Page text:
Kentucky should be the team to beat again in the SEC because of this recruiting class and a mix of transfers and a couple of returnees that will fill the holes left vacant by the seven players who were drafted or graduated this past season.
The 2012 recruiting class is led by 6-11 center Nerlens Noel. Noel is a shot-blocking machine, along the same lines as Anthony Davis. Noel's presence in the paint will make defending on the perimeter a much easier task for the young Wildcats. Noel also rebounds the ball well and has shown the ability to make face up shots when left open.
Joining Noel in the front court is fellow freshman big man, Willie Cauley-Stein. Cauley- Stein, also 6-11, is known as a big-time athlete who even played wide receiver for Olathe High (KS.). Combining with Noel should produce the best shot-blocking duo in the SEC and maybe the nation. Cauley-Stein has been the most surprising player on the team during the off-season. His abilities weren't fully known until this summer when he showed more offensive punch than expected to go with his defensive prowess.
Kyle Wiltjer returns as well. He's Kentucky's leading returning scorer at only five points per game. The 6-9 sophomore is a solid three-point shooter, who with added strength, will become more of an inside presence with his patented jump hook this year. Wiltjer's ability to consistently make the three-point shot will spread the floor for Kentucky's dribble drive as well as allow him to go to the basket more.
The final piece of the front court is forward Alex Poythress. Poythress may be Kentucky's leading scorer this season, but could also prove to be the most versatile defender on the roster as well. At 6-8, 215-pounds, Poythress can defend three positions on the court and can cause offensive match up problems for anybody trying to check him. Poythress is an athlete who can score going to the rim, but can also make the perimeter shot enough to keep his defender honest.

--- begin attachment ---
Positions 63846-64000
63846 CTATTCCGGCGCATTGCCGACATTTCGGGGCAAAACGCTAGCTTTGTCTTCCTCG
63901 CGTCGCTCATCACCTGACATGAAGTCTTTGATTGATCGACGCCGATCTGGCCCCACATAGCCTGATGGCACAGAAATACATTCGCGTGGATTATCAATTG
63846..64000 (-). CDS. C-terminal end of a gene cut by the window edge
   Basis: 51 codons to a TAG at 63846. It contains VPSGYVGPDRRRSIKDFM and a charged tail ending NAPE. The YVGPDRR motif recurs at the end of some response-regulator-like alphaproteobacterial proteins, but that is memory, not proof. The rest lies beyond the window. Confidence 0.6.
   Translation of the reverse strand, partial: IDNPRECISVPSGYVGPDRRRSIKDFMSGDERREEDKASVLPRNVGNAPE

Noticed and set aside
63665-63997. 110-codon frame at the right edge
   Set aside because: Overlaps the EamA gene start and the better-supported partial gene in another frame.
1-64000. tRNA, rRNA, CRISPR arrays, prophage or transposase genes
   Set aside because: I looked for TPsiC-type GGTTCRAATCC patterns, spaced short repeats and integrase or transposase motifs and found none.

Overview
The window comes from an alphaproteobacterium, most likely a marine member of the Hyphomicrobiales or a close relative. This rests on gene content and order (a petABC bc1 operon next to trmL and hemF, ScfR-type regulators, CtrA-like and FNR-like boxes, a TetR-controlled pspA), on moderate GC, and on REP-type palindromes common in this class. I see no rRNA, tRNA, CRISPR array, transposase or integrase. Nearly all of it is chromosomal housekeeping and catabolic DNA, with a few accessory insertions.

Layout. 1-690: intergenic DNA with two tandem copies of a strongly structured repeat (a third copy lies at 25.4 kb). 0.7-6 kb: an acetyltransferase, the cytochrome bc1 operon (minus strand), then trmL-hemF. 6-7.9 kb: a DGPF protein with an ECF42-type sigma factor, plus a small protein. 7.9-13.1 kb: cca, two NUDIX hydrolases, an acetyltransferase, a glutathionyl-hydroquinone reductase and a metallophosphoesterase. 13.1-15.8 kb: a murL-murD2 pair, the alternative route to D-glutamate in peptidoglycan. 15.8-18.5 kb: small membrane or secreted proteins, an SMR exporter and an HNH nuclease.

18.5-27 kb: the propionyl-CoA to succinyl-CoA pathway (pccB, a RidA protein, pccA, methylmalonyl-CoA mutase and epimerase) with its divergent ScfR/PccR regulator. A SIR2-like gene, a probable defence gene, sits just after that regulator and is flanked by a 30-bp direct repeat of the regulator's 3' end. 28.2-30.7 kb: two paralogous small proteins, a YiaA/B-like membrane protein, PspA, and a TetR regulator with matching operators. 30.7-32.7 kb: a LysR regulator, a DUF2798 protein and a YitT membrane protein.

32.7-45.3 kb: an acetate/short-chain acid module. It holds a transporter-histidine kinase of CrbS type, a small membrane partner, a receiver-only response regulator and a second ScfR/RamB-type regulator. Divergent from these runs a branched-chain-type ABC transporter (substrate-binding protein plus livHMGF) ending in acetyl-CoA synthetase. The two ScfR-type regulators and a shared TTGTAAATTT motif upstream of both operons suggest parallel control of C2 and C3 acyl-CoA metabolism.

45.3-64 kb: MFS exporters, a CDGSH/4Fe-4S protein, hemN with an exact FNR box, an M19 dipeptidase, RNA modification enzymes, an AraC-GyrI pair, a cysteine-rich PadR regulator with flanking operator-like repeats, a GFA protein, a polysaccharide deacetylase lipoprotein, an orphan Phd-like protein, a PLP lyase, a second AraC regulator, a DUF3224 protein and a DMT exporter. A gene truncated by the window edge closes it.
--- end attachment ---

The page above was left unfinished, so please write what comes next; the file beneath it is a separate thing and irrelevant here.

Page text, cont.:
In the backcourt, the Wildcats will have a freshman playing big minutes, but a couple of players who have already played meaningful collegiate minutes will also be on the floor for John Calipari's team this year.
Point guard is always a key position for Kentucky and Ryan Harrow, a sophomore transfer from North Carolina State, has already shown the ability to compete at a high level. After sitting out a year as a transfer, Harrow knows the system and is ready to take over where Marquis Teague left off. Harrow is a pure point guard who gets his teammates involved, but can put points on the board when necessary.
Joining Harrow in the backcourt is senior Julius Mays. Mays transferred from Wright State, where he averaged 14.1 points and 2.5 assists as a junior. Mays (6-2, 190 pounds) provides another outside scoring threat, but also handles the ball well enough to back up Harrow at point guard. Mays also brings much-needed experience to another young Kentucky team.
Finally, another five-star prospect, Archie Goodwin, is an explosive guard who can score going to the rim or making shots on the perimeter. Goodwin also has ball-handling abilities that make him an option at point guard. Additionally, his 6-5, 210-pound frame make him a viable option as a small forward.
Kentucky's team should be a stout defensive unit that can suffocate most opponents. The Wildcats will likely have a seven-man rotation, but junior forward Jon Hood could also get some playing time coming of the bench and provide leadership for this young team.
Too much youth can lead to a team's downfall, but John Calipari has been able to mold his young teams into national title contenders. There's no reason to believe he can't do the same with this edition of the Wildcats as well.